Nothing excites Film Twitter and connoisseurs of highbrow cinema more these days than a new release from A24, the distributor of modern classics like Moonlight, Lady Bird, Eighth Grade, The Lighthouse, and The Green Knight. Having sat out 2022’s Best Picture race, the arthouse label is back this year with a packed slate.
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Things are already off to an auspicious start, asEverything Everywhere All at Once became the studio’s highest-grossing film to date, surpassing Uncut Gems. New movies from directors like Ari Aster and Darren Aronofskynot to mention a couple of hot acquisitions out of Cannes, may help A24 also beat their own record for nominations in a single year.
Flying under the radar all the way to its premiere at the 75th Cannes Film Festival, debut director Charlotte Wells‘drama about a father-daughter summer trip to Turkey in the late’ 90s has become one of 2022’s most anticipated titles. A24 acted quickly and snagged the film after it premiered on the Croisette to rapturous reviews.
The film’s actors, Paul Mescal and newcomer Frankie Corio, have received the lion’s share of praise, but critics are also noting the movie’s cinematography and expressionistic editing. It may end up being too small for the Academy, but the humanist drama has the potential makings of an indie juggernaut like Moonlight—Directed by Barry Jenkinsone of Aftersun‘s producers — and CODA. Mescal – on the verge of a major career break between this and another buzzy A24 offering – and Corio are probably the film’s best shot, though it’s too early to say that Picture and below-the-line categories like Editing are out of the question.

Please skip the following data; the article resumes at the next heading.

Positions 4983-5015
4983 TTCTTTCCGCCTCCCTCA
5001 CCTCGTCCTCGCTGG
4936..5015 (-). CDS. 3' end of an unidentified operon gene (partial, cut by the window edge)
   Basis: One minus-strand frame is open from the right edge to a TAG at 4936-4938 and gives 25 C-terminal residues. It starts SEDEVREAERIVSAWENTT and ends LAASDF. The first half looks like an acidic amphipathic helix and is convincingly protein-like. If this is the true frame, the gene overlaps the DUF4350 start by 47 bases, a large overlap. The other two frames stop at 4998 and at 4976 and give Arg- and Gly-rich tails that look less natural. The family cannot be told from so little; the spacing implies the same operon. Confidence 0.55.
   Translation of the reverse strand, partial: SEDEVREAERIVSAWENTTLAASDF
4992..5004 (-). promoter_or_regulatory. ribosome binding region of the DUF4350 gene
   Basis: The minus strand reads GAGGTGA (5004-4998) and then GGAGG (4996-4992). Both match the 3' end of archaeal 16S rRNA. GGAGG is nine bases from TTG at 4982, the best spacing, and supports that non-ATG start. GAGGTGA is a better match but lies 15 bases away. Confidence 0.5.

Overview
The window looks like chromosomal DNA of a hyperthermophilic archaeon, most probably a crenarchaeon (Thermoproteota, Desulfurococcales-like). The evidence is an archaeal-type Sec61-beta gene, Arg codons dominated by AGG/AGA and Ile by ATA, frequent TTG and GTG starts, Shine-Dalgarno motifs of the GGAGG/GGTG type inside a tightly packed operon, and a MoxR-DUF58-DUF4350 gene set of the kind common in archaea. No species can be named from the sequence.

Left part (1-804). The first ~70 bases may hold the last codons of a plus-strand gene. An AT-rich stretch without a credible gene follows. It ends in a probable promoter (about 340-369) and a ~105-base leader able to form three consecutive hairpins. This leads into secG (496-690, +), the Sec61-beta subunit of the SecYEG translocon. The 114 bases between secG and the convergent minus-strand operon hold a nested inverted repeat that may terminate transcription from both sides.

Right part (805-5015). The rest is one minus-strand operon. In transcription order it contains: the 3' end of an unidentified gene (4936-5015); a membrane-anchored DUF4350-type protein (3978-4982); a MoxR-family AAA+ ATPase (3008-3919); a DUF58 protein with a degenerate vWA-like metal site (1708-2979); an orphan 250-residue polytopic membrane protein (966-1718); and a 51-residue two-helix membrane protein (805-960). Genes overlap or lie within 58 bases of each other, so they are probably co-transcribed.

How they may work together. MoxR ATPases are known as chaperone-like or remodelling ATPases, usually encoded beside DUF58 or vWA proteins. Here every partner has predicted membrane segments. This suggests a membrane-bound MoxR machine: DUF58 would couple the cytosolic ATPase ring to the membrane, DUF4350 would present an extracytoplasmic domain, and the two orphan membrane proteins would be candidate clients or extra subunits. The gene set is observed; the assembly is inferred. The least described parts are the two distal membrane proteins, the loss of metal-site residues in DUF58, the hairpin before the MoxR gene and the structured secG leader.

This Belgian drama and Grand Prix winner is about the disintegration of a bond between two thirteen-year-old boys as they enter high school. According to early reviews, Close is a real tearjerker, as well as a deep meditation on growing up, peer pressure, and performative masculinity. A24 had the good sense to acquire the movie before it premiered to wide acclaim and became a favorite at this year Cannes. Prior to the grand jury awarding the Palme d’Or to Ruben Östlund for Triangle of Sadness, several attendees predicted Lukas Dhont‘s coming-of-age drama would go all the way and win the top prize.
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Critics are calling the film gut-wrenching and visually stunning. A nomination for Best International Feature is practically guaranteed, but Picture is also very possible. Additionally, Dhont could break into the Director race and be this year PawełPawlikowski (Cold War), Thomas Vinterberg (Another Round), or Ryusuke Hamaguchi (Drive My Car).
If there’s one young director on an inevitable road to an Oscar nomination, it’s Ari Aster. His freshman feature, Hereditarygenerated awards chatter for Toni Collette in 2018, and Midsommarhis ambitious follow-up, provided Florence Pugh a star-making turn and garnered praise from the maestro himself, Martin Scorsese. Aster’s highly anticipated third film, Disappointment Blvd.–rumored to be a horror-comedy – stars Joaquin Phoenix in a role even more physically transformative than the one that earned him a Best Leading Actor statue for Joker. Very little is known about Disappointment Blvd. besides its enigmatic plot description (“an intimate, decades-spanning portrait of one of the most successful entrepreneurs of all time”) and that it will be released in black and white.
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There’s a good chance the final product will be too weird for the Academy and flop at the box office — an outcome that would give new meaning to the movie’s grim title. If it is a success, however, A24 will have a complete package on their hands. Best Picture, Director, Actor, and Original Screenplay are all possibilities, but we could also see this pop up in a few technical categories. The Academy has nominated five black-and-white films for Best Cinematography over the past four years (two of which won), and the “decades-spanning” scope suggests the kind of period detail that lands movies in the Production Design race. This is one to keep a close eye on.